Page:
The Genius of Komitas, 150 Years Later

Armenians, worldwide, celebrate a significant birthday this year, for a man named Komitas Vartapet. Known throughout all Armenians and musicians alike, as well as composers, and historical scholars as the ‘Father of Armenian Music’. Following a concert of Komitas’ music in Paris, famed composer Claude Debussy declared that on the basis of a single song, Komitas should be regarded as a great composer. As Armenians, we celebrate his life for a multitude of reasons. As a composer, Komitas’ sacred liturgical music is still performed in most Armenian church services around the globe (see the below link of a complete divine liturgy). He was a collector of folk music, responsible for the collection and transcription of over 3,000 folk songs.

His birth name was Soghomon Soghomonyan and he was born on September 26, 1869 in Anatolia, Turkey, in the town of Koutina.  In 1890, he was ordained Komitas, after an Armenian poet of the 7th century who composed sharakans (Armenian liturgical chant).

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Statue of Komitas from St. John Armenian Church

During the Armenian Genocide of 1915, Komitas was part of the first groups of Armenians collected by the Turkish troops for extermination. His life was eventually spared and Komitas was eventually freed from prison. However, this freedom was short lived as the horrors of the Armenian Genocide haunted Komitas for the remaining years of his life and he succumbed to mental illness and passed away in 1923, in Paris.

Much has been written on Komitas over the years. Books and stories honor his memory and his compositions and the major contributions he made as an Armenian priest to Armenian music.

On October 20, 2019, the Detroit Armenian community paid tribute to Komitas with a program featuring music, dance and reflections on his life.

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Ara with Dr. Sylvia Alajaji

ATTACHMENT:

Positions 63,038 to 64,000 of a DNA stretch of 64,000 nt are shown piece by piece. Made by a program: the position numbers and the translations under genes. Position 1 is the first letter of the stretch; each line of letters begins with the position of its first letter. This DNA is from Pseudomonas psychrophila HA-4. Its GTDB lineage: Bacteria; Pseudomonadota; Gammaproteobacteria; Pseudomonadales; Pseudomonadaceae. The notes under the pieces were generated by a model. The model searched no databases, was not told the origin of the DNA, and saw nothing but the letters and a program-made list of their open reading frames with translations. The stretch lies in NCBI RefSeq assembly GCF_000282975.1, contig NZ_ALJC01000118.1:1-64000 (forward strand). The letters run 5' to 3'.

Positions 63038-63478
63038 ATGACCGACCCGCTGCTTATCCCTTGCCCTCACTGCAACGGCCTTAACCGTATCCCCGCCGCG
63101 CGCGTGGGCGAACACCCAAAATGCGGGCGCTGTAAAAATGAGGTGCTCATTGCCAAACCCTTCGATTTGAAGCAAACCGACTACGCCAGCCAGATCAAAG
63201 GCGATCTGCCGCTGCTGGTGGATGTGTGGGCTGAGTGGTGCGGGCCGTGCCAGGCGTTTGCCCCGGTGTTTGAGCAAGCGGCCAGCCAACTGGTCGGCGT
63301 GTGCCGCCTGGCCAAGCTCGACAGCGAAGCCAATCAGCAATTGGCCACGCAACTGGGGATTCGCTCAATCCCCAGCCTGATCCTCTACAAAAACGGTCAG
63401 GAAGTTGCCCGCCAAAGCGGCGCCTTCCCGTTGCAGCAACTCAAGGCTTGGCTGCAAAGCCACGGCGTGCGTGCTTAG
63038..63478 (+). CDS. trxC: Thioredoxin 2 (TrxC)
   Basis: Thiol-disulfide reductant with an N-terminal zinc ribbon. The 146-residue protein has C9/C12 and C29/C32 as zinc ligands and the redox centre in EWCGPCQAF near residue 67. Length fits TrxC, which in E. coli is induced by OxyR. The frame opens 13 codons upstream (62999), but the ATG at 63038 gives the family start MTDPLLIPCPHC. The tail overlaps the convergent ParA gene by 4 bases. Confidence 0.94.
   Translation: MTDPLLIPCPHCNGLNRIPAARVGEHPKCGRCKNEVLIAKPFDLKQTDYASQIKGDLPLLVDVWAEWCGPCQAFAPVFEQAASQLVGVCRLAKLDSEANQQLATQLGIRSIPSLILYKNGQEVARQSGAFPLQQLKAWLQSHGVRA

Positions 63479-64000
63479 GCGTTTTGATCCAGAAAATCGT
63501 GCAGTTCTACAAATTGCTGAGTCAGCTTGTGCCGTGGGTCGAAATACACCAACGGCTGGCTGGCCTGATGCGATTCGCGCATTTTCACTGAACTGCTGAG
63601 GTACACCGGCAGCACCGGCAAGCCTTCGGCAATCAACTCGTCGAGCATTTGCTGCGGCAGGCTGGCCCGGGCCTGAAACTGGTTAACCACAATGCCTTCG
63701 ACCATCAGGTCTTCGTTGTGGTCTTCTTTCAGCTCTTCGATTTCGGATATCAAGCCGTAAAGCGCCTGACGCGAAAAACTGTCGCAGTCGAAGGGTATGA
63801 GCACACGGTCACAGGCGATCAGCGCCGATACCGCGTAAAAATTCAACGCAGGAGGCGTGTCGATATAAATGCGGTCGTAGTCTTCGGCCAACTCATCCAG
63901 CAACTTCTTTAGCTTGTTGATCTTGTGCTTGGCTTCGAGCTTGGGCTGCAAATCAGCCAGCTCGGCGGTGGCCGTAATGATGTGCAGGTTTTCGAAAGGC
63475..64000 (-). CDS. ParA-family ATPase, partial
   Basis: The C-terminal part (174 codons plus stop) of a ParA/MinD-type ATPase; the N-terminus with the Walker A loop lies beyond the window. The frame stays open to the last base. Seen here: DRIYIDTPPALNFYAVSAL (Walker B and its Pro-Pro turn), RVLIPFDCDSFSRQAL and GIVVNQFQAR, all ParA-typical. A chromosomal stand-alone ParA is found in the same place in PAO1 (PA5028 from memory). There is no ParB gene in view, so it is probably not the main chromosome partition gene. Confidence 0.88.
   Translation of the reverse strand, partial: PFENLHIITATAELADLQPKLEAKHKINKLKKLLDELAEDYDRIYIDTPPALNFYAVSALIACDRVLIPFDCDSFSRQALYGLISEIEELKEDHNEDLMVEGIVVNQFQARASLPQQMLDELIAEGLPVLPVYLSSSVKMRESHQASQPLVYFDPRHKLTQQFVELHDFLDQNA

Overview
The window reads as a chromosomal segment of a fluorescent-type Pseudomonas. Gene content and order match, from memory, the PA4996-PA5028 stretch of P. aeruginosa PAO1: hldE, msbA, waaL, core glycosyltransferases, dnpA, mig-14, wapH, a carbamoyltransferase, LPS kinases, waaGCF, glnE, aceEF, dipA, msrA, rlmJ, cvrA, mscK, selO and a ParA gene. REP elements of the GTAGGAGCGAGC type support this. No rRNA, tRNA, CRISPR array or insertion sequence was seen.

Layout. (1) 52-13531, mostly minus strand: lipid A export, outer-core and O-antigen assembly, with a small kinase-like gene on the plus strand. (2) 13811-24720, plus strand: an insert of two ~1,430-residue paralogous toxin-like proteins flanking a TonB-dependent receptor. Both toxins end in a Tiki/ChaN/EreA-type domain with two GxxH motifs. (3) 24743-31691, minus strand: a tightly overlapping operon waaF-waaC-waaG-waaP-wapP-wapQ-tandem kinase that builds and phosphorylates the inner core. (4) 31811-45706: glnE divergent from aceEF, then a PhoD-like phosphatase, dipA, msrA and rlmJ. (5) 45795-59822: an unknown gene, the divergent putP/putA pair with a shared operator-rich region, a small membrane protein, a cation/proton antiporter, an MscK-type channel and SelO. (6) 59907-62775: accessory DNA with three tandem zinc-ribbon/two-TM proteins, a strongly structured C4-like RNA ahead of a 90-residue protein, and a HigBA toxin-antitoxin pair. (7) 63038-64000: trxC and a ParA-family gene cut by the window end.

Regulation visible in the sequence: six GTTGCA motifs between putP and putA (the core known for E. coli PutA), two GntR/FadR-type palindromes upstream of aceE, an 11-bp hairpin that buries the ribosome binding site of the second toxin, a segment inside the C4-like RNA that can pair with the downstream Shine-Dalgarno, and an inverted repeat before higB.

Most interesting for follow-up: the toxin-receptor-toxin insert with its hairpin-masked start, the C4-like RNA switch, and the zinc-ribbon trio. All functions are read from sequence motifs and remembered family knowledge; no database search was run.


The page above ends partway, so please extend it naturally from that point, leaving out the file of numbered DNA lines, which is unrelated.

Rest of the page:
Dr. Sylvia Alajaji, Associate Professor of Music, Department Chair of Music at Franklin & Marshall College and author of Music and the Armenian Diaspora: Searching for Home in Exile presented a keynote at this event.

She provided an inspiring retrospective on Komitas’ life. “He is as present as ever” said Alajaji, referring to the everlasting and continuation of Komitas’ music that is still performed today.

Alajaji continued to describe how Komitas’ music is responsible for connecting the diaspora to Armenia.  “When we play his music, we make a statement. It shows who we are and that we are here”.

United Nations Educational, Scientific, and Cultural Organization (UNESCO) has listed Komitas’ birthday in their calendar of anniversaries.

Der Hrant Kevorkian, Pastor of St. Sarkis Armenian Apostolic Church recounted how he sang in a choir as a teenager called Komitas. He was the youngest in the group and sang only Komitas and Ganachian songs. “I learned a lot from that choir because we learned a lot history from the songs” said Kevorkian. “We learned how to pray, how mothers treated their children.”

The Detroit Hamazkayn Arax Dance ensemble along with the AGBU Alex & Marie Manoogian School Chorale performed folk songs comped by Komitas. A special offerings of Komitas’ Groong was performed by Sevana Mailian on oboe with Margaret Lafian accompanying her on piano.

Following a short intermission, a tribute to Komitas’ music an arrangement of songs performed by the nationally known Armenian a cappella group, Zulal.

Read more about Komitas and those involved in the Detroit celebration: 
Virtual Museum of Komitas
Music of Armenia: Komitas
The 100 Years Fact Project
Sylvia Alajai’s book on Armenian Music
Hamazkayin Arax Dance Ensemble

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